Serving Larchmont Village, Hancock Park, and the Greater Wilshire neighborhoods of Los Angeles since 2011.

Voter Registration Now Open for Neighborhood Council Elections

Both the Greater Wilshire Neighborhood Council and Mid City West Community Council are currently gearing up for their March elections…which will look a bit different this year:  for the first time, due to the pandemic, all balloting will be done by mail.  So here’s what you need to know about the neighborhood council elections in general…and about the specifics for each of our local councils.

General NC Election Information

In general, If you live, work, or own property within the boundaries of either one of our local neighborhood councils, and you are at least 16 years old, you are eligible to vote in the election for your specific council. (And by the way, yes, if you live in one neighborhood council area and work or own property in the other, you would be eligible to vote in both councils’ elections.)  If you don’t live, work or own property within the NC’s boundaries, but you do have some other sort of affiliation with the area, you may also – depending on which NC – be able to vote in that council’s election.  (See specifics below.)

To vote in either neighborhood council election, you must request a ballot – either online or via postal mail.  Then you will need to mail your completed ballot back to the city during the official voting window, between February 16 and March 16, which is the official election day.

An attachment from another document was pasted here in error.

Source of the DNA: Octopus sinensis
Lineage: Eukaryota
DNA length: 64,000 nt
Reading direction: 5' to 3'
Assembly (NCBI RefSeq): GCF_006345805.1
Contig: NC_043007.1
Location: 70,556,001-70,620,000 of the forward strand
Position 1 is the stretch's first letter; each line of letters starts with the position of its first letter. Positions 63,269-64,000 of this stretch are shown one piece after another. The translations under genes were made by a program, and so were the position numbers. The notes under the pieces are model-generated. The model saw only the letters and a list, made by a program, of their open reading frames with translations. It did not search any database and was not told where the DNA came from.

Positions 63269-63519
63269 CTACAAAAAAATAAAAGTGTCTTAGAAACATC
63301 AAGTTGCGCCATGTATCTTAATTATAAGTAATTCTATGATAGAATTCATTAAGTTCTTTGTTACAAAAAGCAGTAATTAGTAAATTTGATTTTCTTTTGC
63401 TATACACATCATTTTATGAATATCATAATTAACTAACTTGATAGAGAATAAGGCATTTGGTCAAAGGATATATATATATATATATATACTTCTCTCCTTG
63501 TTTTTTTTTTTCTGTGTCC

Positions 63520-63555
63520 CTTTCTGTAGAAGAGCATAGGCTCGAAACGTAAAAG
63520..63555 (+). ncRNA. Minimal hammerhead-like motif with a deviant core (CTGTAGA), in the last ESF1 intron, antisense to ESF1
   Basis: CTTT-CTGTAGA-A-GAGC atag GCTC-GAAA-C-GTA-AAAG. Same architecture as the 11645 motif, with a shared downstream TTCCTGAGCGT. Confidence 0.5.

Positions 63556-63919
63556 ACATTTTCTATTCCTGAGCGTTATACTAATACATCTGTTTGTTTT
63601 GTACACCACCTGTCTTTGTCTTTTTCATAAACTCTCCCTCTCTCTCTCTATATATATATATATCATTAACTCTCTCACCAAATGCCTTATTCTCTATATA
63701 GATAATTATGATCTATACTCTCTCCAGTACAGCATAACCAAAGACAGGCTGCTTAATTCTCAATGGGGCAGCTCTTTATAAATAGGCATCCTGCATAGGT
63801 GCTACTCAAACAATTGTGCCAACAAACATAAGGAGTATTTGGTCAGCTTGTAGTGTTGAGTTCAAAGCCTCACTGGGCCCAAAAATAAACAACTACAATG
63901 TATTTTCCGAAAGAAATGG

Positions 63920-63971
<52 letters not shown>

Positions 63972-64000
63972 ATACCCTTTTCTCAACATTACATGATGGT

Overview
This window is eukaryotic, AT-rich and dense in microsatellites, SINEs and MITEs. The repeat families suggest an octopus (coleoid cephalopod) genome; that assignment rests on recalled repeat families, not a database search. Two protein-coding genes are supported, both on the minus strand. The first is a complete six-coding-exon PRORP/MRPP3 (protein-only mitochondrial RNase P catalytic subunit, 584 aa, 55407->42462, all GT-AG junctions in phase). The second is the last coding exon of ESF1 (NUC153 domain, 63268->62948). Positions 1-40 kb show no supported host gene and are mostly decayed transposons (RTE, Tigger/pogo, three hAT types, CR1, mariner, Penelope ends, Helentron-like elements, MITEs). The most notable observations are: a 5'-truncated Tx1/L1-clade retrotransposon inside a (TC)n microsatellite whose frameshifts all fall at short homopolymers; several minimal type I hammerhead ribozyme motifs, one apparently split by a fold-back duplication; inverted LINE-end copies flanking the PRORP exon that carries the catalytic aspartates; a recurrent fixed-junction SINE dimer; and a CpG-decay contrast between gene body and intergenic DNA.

To request a ballot online, go to the “2021 NC Vote-by-Mail Application Page,” and click on “Vote by Mail Application Portal” to create your ballot application.  Note that when filling out the form, you’ll need to select which neighborhood council election you’d like to vote in, and also which ballot(s) you’d like to receive for that election. (Some stakeholders are eligible to request ballots and vote for more than one seat in each election – as explained below).

Those who can’t or prefer not to use the online registration system can also print out a paper registration/ballot request form at  That form must then be filled out and sent to the city clerk’s office via USPS paper mail to officially request your ballot(s).

Once you receive your ballot(s) from the city, it/they must be returned to the city via USPS, postmarked between February 16 and March 16 (the official election day).